2020 United States Presidential Election Background: A Look at What Matters


2020 Presidential Candidates, Joesph R. Biden, Jr. and Donald. J. Trump

Owen Huang

With the United States nipping on the heels of its 2020 general election, all eyes are on the presidential race. Though there are many propositions, some crucial Senate races and all House contests to be voted on, the battle for the White House has the world’s attention.

Incumbent Republican Donald J. Trump will be facing a challenger, the former Vice President and longtime Delaware Senator Joseph R. Biden, Jr, who has served in national politics for 47 years. Trump, on the other hand, was a complete political novice upon taking the presidency in 2017.

Yet with those differences aside, the two share many similarities in areas of demographics. Both are white Christian men and regardless of who is inaugurated in January, the nation will see the oldest president ever inaugurated to the White House.

As is the case with every election, some issues, people, and places will matter most. SinceAmerican president is elected through the electoral college, the candidates must rely on their ability to win votes from crucial states. Unfortunately for a majority of the population, many states very consistently vote for either the Democratic or Republican candidate.

That leaves some swing states as the ones garnering the candidates’ attention. Florida, Arizona, Michigan, Wisconsin, Georgia, North Carolina and Pennsylvania are all swing states won by Trump in 2016, and all are considered crucial for him to win reelection. Yet Biden is currently leading in all of these states, per the most recent CNN and New York Times/Siena College polling. Overall, Biden leads by a 10-point margin nationally, though the winner of the popular vote is certainly not always elected. Last election, Trump was trailing substantially in polls, lost the popular national vote, and is the sitting president, proving polls are not all-telling.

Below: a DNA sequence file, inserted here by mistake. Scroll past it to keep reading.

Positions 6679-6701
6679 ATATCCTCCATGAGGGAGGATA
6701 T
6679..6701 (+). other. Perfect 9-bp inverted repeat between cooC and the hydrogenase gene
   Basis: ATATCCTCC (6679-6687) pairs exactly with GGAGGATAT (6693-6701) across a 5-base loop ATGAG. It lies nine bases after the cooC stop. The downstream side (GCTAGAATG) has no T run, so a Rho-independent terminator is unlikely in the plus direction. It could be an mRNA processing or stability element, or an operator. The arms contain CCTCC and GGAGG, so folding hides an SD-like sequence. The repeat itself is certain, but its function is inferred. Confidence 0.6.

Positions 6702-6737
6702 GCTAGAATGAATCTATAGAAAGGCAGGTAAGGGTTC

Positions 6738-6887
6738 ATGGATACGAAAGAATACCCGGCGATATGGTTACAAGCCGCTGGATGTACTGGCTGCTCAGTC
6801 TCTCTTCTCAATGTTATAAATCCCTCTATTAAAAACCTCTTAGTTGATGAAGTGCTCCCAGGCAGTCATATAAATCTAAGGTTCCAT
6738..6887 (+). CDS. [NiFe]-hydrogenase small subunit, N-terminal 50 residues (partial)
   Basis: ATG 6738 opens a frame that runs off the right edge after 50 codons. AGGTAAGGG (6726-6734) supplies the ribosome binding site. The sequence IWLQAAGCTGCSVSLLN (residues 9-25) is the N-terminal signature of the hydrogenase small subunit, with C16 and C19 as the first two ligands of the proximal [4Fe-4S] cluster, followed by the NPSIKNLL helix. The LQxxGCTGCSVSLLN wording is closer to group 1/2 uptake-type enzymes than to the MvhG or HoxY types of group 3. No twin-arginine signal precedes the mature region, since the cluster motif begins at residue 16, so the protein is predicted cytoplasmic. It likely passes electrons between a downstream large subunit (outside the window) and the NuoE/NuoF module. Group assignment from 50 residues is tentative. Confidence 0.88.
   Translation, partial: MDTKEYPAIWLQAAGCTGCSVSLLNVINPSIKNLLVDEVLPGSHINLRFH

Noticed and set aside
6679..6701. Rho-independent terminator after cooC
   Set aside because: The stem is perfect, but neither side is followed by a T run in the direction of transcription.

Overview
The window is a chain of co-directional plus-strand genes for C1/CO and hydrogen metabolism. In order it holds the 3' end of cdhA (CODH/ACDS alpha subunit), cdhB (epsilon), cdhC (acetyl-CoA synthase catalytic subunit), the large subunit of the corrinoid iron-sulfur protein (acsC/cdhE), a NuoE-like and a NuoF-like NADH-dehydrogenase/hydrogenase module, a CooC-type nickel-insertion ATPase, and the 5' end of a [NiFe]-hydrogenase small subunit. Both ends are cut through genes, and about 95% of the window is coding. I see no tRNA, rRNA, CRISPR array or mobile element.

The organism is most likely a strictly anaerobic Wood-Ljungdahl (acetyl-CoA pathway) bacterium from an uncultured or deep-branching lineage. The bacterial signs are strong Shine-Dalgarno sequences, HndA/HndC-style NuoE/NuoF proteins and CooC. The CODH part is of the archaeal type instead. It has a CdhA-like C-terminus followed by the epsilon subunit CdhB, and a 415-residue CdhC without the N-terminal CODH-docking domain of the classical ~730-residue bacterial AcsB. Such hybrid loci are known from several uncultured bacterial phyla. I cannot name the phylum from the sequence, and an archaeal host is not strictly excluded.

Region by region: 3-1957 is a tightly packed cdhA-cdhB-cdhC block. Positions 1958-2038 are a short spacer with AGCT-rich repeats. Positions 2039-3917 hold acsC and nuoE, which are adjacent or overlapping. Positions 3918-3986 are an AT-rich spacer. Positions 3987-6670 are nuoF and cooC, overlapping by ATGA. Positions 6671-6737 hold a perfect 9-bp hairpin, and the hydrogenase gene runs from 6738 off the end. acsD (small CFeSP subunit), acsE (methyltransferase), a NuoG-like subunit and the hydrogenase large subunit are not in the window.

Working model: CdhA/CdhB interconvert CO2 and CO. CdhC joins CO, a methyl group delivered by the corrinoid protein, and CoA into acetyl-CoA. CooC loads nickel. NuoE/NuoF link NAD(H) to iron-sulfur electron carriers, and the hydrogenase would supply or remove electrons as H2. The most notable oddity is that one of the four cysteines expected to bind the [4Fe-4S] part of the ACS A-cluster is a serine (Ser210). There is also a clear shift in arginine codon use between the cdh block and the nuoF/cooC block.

But there are some actual policy issues that will prove decisive in winning votes, and the election itself. A number of these are the ones playing out each cycle. Yet more than a few are unique to this year.

First, the credentials and actions of the sitting president will come into the spotlight each time a reelection bid is made. Under Trump, the nation saw a dramatic departure from the Barack Obama administration. His ticket emphasized such, serving as a change to the political establishment.

He took a very harsh approach to immigration, making headlines for his southern “border wall” idea, which would apparently be funded by the Mexican government. The wall illustrates his desire to keep much of the world out, while putting America at the forefront of it all. In the process, hundreds of children have been separated from their parents. Trump has used courts to attempt to erase the Deferred Action for Childhood Arrivals (DACA), which protects certain minors from deportation.